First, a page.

June 27, 2007

Winning Advice with Jennifer Openshaw (’98)

Openshaw authored "The Millionaire Zone: Seven Winning Steps to a Seven-Figure Fortune"

By Paul Feinberg

Jennifer OpenshawJennifer Openshaw ('98) is the voice behind "Winning Advice with Jennifer Openshaw," heard nationwide on ABC Radio, and founder of TheMillionaireZone.com, a social networking site for the financially motivated. She has appeared on a host of TV and radio shows, including programs on CNN and CNBC, and Oprah Winfrey's show.

Openshaw’s newest book, "The Millionaire Zone: Seven Winning Steps to a Seven-Figure Fortune," was released in April. Its theme is straightforward: “Millionaires turn their address books into burgeoning checkbooks more than non-millionaires.” And while she does not make a direct reference, the core of the lessons offered seem culled straight from the UCLA Anderson experience - that is, be entrepreneurial, start with your passions and see every rejection as an opportunity to get to where you want to go.

Recently, she spoke about the new book and her Anderson years.

UCLA Anderson: Where did you get the idea for the new book?

Openshaw: After business school, I started my first company in Silicon Valley and sold it during the dot-com days. I was doing a lot of financial commentary and so I’d have people e-mail me after a TV appearance or approach me wondering how to get ahead financially. And so, as I found myself around more and more financially successful people, I started wondering, "What makes millionaires more successful than everyone else? What is it about the way they act, behave and operate that differentiates them? Doesn’t everyone want to know that?"

So, I started watching them more closely. I talked to them, watched them in action, and even sailed on the boats of a few big guys like Paul Allen and the founder of the 10-10-10 calling card. And my theory began to develop: While most Americans are afraid to venture out on their own, partly because they are truly alone in the process, successful people overcome those fears by tapping into the people, places and resources right at their fingertips. I call this your "LifeNet" and it's a powerful concept.

UCLA Anderson: So, the book is based on that theory?

Openshaw: Yes, and a lot of hard research.

I commissioned two national surveys of 3,000 Americans and found that millionaires use their networks smarter than non-millionaires. And there's a way in which they operate that makes people want to help them, want them to succeed. Imagine how much easier your life would be if people wanted to help you. In the book, I talk about how you can get people to do that by changing your mindset; you’ll be a whole lot successful and happier if you do.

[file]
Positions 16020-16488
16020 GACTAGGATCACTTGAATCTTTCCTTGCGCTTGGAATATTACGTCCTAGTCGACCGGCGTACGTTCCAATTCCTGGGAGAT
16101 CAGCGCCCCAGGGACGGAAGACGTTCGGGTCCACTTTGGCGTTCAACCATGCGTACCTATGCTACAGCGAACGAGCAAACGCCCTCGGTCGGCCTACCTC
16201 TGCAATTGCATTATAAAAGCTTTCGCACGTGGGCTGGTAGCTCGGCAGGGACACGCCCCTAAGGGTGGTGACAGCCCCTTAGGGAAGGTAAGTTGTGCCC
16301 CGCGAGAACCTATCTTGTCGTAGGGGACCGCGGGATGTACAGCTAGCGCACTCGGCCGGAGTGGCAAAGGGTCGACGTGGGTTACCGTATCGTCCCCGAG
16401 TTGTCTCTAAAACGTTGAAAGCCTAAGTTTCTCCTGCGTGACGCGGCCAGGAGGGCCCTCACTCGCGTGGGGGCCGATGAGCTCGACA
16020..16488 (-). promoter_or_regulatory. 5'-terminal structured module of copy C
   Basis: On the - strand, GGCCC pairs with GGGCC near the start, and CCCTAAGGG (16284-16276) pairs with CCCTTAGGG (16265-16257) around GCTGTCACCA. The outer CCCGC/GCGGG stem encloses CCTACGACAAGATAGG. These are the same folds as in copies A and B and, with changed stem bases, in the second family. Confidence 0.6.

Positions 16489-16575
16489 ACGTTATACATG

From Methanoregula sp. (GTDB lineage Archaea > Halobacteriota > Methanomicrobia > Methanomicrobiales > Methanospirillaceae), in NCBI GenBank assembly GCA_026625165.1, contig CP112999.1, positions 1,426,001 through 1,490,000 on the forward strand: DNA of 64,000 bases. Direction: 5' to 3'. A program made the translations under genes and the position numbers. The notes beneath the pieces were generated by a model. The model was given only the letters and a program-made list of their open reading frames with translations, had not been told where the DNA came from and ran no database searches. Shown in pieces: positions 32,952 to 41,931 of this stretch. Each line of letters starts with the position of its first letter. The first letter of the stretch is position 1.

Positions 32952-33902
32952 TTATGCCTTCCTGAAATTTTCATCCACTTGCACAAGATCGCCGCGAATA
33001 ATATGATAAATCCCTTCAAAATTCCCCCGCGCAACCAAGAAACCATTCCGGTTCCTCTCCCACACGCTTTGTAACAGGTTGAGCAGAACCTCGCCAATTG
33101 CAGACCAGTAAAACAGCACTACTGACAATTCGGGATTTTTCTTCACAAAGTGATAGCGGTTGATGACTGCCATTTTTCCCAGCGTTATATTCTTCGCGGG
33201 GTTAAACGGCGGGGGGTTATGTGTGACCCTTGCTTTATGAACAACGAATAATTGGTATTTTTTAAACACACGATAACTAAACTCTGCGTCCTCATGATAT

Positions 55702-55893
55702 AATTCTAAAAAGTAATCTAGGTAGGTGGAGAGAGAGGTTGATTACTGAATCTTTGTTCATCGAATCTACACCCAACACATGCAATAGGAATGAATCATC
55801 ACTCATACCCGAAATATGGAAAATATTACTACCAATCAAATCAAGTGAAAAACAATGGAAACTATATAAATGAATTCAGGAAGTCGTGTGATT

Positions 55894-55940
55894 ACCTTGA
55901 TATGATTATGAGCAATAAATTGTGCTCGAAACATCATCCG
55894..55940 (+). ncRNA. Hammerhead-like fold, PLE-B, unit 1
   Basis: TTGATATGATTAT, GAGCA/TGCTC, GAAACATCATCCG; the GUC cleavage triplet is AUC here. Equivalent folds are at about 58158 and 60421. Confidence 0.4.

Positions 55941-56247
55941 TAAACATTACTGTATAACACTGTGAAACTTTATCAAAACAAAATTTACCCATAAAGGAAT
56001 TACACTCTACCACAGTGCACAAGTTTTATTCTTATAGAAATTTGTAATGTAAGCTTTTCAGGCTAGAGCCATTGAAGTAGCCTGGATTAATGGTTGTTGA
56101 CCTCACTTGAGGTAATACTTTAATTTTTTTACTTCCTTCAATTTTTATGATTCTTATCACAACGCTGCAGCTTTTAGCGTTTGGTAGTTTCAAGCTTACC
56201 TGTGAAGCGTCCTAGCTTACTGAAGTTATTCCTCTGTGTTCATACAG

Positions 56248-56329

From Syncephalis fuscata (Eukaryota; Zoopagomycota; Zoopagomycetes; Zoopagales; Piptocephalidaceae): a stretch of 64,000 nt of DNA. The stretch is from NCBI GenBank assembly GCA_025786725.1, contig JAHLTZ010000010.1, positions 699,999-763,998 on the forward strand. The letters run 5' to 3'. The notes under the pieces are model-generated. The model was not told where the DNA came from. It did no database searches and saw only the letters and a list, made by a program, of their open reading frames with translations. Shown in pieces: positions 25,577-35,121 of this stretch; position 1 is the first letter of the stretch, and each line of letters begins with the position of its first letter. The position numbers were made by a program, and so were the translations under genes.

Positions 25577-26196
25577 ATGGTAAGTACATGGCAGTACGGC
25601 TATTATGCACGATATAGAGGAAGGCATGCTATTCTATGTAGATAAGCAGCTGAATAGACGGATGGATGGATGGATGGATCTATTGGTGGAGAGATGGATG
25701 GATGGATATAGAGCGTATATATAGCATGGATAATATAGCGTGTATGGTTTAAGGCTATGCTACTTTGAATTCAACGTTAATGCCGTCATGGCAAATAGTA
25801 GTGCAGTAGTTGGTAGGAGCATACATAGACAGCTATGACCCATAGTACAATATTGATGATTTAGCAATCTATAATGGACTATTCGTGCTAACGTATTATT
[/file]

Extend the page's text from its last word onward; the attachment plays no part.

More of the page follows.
UCLA Anderson: In what ways do they leverage that network?

Openshaw: The research showed that true millionaires actually benefit from their networks more than those even in the $500,000 to $1 million net worth range. They get ideas, information, advice, money, emotional support and practical support. And by truly leveraging their "LifeNet," they are able to get to who they don't know. I like to say, "It's not who you know; it's who you don’t know that matters." Those who are still in the "wanna-be" millionaire category said (in the research) that they regretted not using their LifeNet more.

There are some great examples in the book of real people but also some big-name billionaires like Oprah Winfrey, who relies on her best friend Gayle to run her publishing business and provide emotional support through those late-night phone calls we've all heard about. Or, Phil Knight, who turned to his track and field coach for feedback on his idea for shoes and ultimately found his business partner. I remember leaving a big bank to start my current business and having a key client for my first software product. So, truly leveraging not just the people but the other resources and ideas right in front of us - and doing it effectively - can take us to the millionaire zone.

UCLA Anderson: What is the number-one obstacle your readers and listeners must overcome if they want to achieve financial success?